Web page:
Effects of an intervention on infant growth and development: evidence for different mechanisms at work

    loading  Checking for direct PDF access through Ovid

Abstract

Millions of children in low-income and middle-income countries falter in linear growth and neurobehavioral development early in life. This faltering may be caused by risk factors that are associated with both growth and development, such as insufficient dietary intake and infection in infancy. Alternatively, these risk factors may be indicative of an environment that constrains both linear growth and development through different mechanisms. In a cluster-randomized trial in Burkina Faso, we previously found that provision of lipid-based nutrient supplements plus malaria and diarrhoea treatment from age 9 to 18 months resulted in positive effects of ˜0.3 standard deviation on length-for-age z-score (LAZ) and of ˜0.3 standard deviation on motor, language and personal–social development scores at age 18 months. In this paper, we examined whether the effect of the intervention on developmental scores was mediated by the effect on LAZ, or, alternatively, whether the intervention had independent effects on growth and development. For motor, language, and personal–social z-scores, the effect of the intervention decreased from 0.32 to 0.21, from 0.33 to 0.27 and from 0.35 to 0.29, respectively, when controlling for change in LAZ from 9 to 18 months. All effects remained significant. These results indicate that the intervention had independent positive effects on linear growth and development, suggesting that these effects occurred through different mechanisms. © 2016 John Wiley & Sons Ltd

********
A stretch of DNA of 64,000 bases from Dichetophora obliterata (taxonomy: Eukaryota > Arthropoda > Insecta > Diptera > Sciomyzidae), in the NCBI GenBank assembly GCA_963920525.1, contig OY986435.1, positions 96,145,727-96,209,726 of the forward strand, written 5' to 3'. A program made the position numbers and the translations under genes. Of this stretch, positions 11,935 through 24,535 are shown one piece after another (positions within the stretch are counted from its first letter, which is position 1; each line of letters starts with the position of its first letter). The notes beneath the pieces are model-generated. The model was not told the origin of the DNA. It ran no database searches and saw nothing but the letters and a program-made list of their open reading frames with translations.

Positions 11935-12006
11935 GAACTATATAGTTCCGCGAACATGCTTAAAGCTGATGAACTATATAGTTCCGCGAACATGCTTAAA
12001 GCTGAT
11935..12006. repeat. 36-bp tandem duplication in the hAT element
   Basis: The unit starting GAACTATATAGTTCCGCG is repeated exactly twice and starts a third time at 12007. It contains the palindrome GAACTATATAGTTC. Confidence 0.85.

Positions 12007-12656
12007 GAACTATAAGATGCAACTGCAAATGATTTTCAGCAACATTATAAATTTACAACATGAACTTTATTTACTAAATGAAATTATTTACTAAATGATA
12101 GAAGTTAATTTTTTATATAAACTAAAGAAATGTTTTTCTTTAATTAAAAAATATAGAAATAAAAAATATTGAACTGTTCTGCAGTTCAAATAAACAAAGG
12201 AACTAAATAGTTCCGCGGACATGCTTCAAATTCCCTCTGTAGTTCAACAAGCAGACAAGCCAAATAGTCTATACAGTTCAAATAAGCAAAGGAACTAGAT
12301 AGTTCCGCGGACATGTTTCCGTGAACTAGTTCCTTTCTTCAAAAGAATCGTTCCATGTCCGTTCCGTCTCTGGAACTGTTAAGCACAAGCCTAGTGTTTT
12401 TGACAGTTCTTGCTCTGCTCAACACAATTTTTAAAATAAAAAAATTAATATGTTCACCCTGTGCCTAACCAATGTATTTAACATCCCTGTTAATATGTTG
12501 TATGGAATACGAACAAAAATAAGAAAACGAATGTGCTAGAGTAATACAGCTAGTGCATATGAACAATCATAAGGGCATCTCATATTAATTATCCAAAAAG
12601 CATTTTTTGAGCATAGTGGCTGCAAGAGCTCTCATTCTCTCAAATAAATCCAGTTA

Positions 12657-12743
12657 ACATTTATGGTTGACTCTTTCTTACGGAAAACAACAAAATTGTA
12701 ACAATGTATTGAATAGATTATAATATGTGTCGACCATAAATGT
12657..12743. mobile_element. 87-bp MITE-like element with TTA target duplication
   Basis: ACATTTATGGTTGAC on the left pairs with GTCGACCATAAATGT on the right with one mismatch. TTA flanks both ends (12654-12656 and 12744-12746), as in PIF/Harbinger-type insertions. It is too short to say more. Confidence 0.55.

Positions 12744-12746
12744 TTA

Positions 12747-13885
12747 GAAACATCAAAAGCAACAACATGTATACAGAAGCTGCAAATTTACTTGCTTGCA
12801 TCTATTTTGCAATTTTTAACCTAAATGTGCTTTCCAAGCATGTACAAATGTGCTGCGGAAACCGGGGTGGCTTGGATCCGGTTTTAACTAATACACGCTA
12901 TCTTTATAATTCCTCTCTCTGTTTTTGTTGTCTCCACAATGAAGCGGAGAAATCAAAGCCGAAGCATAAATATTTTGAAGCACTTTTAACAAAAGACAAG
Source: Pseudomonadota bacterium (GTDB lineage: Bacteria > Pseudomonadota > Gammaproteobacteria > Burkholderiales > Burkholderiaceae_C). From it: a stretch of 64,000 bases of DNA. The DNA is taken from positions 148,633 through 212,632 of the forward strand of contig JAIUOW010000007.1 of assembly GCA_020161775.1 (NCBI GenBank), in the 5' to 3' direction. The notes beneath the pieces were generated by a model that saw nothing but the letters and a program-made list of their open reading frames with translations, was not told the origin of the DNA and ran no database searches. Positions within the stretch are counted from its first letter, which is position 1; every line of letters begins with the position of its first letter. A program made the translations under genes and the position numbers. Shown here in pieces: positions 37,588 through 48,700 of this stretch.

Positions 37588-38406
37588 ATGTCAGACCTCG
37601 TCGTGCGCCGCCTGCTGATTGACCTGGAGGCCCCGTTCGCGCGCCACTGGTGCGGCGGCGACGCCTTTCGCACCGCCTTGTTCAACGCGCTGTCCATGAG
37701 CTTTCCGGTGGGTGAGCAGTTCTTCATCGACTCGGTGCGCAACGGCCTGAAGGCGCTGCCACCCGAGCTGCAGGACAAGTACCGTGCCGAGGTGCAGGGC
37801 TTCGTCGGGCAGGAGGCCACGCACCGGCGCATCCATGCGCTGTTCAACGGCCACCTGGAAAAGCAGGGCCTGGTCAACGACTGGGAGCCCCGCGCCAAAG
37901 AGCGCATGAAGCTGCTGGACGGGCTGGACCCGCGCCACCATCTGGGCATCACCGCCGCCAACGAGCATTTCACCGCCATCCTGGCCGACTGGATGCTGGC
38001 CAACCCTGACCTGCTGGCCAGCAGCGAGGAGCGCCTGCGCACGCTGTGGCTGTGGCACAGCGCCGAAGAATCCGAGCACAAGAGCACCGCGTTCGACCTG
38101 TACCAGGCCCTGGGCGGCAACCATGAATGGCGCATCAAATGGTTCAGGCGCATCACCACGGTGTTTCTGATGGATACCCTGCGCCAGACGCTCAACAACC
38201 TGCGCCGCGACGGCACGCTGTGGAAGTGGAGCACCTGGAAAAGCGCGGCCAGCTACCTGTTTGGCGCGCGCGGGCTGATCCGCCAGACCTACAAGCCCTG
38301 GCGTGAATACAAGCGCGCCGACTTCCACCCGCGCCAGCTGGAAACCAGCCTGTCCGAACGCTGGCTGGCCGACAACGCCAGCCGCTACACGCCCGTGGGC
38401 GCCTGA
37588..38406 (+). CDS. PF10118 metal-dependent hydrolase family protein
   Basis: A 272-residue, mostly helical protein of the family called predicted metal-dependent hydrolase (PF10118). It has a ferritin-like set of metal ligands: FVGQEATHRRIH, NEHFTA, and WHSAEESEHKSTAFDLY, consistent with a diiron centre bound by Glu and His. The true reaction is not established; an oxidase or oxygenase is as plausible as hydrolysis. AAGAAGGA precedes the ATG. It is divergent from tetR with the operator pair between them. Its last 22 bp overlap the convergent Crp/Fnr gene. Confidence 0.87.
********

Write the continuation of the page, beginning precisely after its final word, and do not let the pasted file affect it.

Related Topics

    loading  Loading Related Articles